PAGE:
An Illinois nurse filed a complaint with the U.S. Department of Health and Human Services this week after she said her employer tried to force her to help women get abortions.
Sandra (Mendoza) Rojas, of Rockford, Illinois, worked as a pediatric nurse for 18 years at the Winnebago County Health Department, the Rockford Star reports. In 2015, she resigned from her job rather than comply with a new requirement that nurses be trained to help women obtain abortion drugs and refer women to abortion facilities, according to the report.
Rojas said she is a devout Catholic, and she believes unborn babies deserve a right to life.
“Nursing is more than just a job, it is a noble calling to protect life and do no harm,” she said previously. “There is something terribly wrong when you are forced out of your job on account of your commitment to protect life.”
In 2016, Rojas also filed a lawsuit against her former employer, alleging a violation of conscience rights.
Here’s more from a previous report published at LifeNews:
In 2015, the County’s new Public Health Administrator, Dr. Sandra Martell, merged the pediatric clinic with women’s health services and mandated that all nurses be trained to provide abortion referrals and participate in the provision of abortifacients like Plan B.
When Ms. Mendoza informed Dr. Martell and the administration of her conscientious objections to participating in any way in the provision of abortions, Dr. Martell gave Ms. Mendoza two weeks to either quit or accept a demotion to a temporary job as a food inspector. Mendoza refused the demotion and was forced to resign in July 2015. …
Mendoza’s attorney, Noel Sterett, a partner at Mauck & Baker, LLC, in Chicago, says, “Ms. Mendoza has spent her life serving children and protecting life. People disagree on whether abortions end human lives, but I’d hope we can all agree that pro-life doctors and nurses should not be forced out of employment on account of their faith or commitment to protecting life.”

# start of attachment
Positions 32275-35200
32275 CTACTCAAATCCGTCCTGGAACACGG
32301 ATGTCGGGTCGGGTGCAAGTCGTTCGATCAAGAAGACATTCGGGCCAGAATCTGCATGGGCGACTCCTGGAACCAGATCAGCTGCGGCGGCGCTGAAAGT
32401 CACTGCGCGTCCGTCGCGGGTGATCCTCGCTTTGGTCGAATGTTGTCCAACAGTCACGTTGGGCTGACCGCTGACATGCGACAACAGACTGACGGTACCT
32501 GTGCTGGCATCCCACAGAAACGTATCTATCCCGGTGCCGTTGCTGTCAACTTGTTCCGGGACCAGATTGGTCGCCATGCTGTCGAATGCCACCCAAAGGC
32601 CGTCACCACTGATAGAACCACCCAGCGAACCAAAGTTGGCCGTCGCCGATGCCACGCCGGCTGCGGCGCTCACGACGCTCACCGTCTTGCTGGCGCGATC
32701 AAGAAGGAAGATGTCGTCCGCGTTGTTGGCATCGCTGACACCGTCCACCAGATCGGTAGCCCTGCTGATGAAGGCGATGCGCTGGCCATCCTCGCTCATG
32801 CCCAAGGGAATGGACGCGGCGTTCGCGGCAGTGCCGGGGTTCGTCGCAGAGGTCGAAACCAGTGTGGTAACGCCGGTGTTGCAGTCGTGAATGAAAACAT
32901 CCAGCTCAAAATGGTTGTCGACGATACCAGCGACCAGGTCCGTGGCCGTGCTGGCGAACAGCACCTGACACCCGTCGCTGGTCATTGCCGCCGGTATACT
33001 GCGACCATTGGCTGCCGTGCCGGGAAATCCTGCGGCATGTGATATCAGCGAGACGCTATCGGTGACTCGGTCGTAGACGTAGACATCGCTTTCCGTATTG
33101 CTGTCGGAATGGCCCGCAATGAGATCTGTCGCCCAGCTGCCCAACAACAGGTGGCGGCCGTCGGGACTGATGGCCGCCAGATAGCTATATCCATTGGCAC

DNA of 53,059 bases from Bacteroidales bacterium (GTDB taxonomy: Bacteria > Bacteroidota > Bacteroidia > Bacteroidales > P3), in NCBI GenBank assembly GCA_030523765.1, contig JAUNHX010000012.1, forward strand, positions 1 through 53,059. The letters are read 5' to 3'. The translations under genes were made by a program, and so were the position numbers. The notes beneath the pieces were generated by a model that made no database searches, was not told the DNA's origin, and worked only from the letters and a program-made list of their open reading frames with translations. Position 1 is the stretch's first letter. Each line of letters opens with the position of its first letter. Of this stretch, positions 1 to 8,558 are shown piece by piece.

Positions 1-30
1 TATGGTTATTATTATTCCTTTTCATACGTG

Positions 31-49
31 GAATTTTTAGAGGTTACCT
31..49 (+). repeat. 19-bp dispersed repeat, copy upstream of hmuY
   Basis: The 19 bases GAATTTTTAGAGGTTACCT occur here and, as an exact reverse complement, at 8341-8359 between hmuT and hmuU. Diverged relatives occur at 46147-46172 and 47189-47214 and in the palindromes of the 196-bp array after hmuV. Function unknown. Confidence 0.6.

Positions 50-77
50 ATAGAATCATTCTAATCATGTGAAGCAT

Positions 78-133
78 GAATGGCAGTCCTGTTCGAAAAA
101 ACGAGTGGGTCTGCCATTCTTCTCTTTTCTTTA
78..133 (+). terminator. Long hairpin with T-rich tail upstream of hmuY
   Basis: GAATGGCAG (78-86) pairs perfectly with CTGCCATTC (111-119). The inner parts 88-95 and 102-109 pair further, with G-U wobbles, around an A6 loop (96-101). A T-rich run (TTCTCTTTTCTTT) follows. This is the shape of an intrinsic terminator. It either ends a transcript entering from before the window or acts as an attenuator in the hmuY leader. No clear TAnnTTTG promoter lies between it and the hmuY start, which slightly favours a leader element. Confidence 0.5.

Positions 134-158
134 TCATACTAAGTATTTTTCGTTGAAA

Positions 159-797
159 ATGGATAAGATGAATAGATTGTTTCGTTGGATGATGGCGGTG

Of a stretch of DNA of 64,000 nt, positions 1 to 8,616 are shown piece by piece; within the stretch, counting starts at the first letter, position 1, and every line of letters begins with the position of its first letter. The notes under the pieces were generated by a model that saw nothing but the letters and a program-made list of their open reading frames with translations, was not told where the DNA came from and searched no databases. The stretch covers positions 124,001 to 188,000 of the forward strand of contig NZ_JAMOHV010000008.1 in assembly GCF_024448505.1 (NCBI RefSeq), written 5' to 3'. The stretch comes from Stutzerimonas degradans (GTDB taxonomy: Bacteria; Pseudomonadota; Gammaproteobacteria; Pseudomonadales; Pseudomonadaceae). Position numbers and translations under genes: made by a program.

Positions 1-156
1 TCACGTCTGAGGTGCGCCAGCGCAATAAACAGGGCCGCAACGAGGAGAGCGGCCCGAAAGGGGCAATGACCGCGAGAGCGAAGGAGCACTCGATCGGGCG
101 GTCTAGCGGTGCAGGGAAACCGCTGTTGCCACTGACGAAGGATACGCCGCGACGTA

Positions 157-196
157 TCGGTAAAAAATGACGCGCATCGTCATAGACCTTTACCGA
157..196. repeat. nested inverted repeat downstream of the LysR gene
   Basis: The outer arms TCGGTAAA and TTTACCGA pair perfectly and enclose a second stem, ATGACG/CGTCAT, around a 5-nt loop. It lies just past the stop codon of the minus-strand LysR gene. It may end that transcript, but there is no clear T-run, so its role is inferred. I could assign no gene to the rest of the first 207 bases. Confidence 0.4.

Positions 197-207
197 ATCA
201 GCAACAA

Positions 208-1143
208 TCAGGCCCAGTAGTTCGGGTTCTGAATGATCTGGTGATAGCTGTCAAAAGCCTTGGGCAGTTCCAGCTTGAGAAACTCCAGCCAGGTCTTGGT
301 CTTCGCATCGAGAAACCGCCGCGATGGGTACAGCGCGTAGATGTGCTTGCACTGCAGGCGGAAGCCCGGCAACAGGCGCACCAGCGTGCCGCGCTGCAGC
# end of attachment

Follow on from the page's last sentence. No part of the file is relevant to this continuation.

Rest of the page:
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According to the local news, Rojas is seeking compensation and other damages from the 2016 lawsuit in her complaint.
Attorneys representing the Winnebago health department argued that she should not receive any compensation because she was offered another nursing job but chose to resign instead.
Her case is one of a growing number of complaints by medical professionals about violations of conscience. Cathy DeCarlo, an operating room nurse from New York, is another.
Late last year, pro-life U.S. Congressman Chris Smith, a Republican from New Jersey, called on federal lawmakers to support a bill to solidify conscience protections for medical professionals like DeCarlo and Rojas.
The Conscience Protection Act would “end discrimination against people, [insurance] plans and providers for choosing not to be involved in abortion,” according to a statement from Smith.
Since the 1970s, it has been illegal for public authorities to force individuals or entities to perform or assist in the abortion process; but Smith said the law is not enforced, and nurses like Rojas and DeCarlo have had their livelihoods threatened for trying to avoid performing abortions.
Lending bipartisan support, pro-life U.S. Rep. Dan Lipinski, a Democrat from Illinois, also defended people’s rights to live by their beliefs.
“If we cannot uphold these freedoms, this is really a great detriment to our nation. We have to live up to our principles,” Lipinski said.